Let’s start this thing how John Sullivan would, if he were writing it. There would be a brisk lede, too conversational to call punchy. The astute reader would already know he was reading someone who has mastered the conventions of magazine journalism so completely that he can’t quite take them seriously. Then, if the lede wasn’t personal, there might be an anecdote about how the piece came about, and even the less astute reader—or, more fairly, the reader who couldn’t care less about the conventions of magazine journalism—would be given a little lesson in authorial motivations. He might hear about the money Sullivan had hoped to earn, or why he wanted to profile someone the reader of, say, a men’s magazine would have every right to think was a waste of pages that could have been filled with pictures of Jessica Alba or spreads of tassel loafers. And Sullivan, modest as ever, would assuage him, and well before the moment when that reader might have given up and turned back to the Alba shots, too few to be really satisfying anyway, he would be persuaded by Sullivan’s apologetic enthusiasm that maybe Axl Rose is still worth 6,000 words, or that Levi Johnston really does say something about the American condition, and he would stick around for a tender portrait of some trivial-seeming shit and come out touched, and feeling a little smarter, a little saner, and a little closer to the unknowable forces that make Americans act the way they do.

Pogue does get to this vantage point:

“For people who have never heard of John Jeremiah Sullivan, or who don’t know what the fuss is about, or who didn’t know about the fuss at all, the thing about him is that he’s a very good popular magazine journalist who has fashioned himself as a Southern writer, and that the South is immensely, perhaps inordinately, proud of its writers. And as with any writer in the southern belletristic tradition, there’s really no need to look up a bio of him: it’s all in his books or gossip. All of the Pulphead reviews mention that Sullivan was born in Kentucky, which is a little misleading … while he has deep family roots in the state, his parents drove across the Ohio from their home in Southern Indiana to a hospital in Louisville, then drove back to Indiana with the newest Sullivan. You also learn that he moved to Columbus, Ohio when he was 11 and lived there until he finished high school.”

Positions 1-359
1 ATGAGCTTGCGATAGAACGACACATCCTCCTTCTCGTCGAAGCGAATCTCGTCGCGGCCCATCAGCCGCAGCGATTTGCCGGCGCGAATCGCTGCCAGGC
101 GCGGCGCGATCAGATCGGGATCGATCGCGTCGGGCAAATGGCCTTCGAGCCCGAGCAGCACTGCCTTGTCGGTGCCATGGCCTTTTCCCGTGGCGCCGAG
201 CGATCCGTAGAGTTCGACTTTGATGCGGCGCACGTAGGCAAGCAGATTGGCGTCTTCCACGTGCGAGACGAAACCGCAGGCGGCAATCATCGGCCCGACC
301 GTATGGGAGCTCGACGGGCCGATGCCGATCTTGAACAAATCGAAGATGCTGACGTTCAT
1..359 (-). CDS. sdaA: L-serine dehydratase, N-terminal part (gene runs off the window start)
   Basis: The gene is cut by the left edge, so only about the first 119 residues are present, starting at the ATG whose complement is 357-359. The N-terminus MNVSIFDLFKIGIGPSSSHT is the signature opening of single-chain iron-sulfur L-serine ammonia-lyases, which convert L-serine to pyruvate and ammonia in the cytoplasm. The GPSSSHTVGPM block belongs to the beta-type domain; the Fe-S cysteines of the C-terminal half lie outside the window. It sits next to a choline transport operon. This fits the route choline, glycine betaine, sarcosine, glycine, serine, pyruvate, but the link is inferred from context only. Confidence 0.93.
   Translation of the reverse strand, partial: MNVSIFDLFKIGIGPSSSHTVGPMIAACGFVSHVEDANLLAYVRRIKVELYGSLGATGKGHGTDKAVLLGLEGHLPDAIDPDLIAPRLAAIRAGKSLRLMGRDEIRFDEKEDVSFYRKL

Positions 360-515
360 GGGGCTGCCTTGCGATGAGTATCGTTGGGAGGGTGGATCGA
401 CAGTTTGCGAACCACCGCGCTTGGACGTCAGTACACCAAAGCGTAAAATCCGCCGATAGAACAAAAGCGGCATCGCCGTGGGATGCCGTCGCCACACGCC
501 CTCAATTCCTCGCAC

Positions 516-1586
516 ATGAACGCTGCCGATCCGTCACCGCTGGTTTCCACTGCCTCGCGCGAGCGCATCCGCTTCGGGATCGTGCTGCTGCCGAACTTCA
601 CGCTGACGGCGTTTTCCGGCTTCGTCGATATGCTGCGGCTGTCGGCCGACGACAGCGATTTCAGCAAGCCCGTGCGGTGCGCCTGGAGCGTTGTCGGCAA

In Pogue’s 5200 words there is a substantial rendering of Sullivan in terms of his place in the Southern literary milieu and his specific talents—none of which I seen elsewhere. His last words on Sullivan convinced me:

…He’s good enough to take the model he’s already mastered to new places, the way his ledes and the structure of his essays already play with a tired form. It would be nice to see him be less modest about his intellect and moral sense, which, you have to think, would inevitably lead him back south—his only real showy moments come when he drops bits of southern history, or his knowledge of a local quirk. But what I’d like is something to convince us that kind of knowledge matters, that there are societal lessons to be wrung, like he wrings them out in “American Grotesque,” from the cloth of mountain anecdote and dusty genealogical diagram. No one is better equipped to do it

By the way, as I seemed not to read the venues that offer John Jeremiah Sullivan’s writing I was not aware of him until I chanced on his piece on David Foster Wallace in one of those light weight men’s magazines See if that article doesn’t give credence to James Pogue’s essay.

Currently reading Prague Fatale by Philip Kerr (Putnam)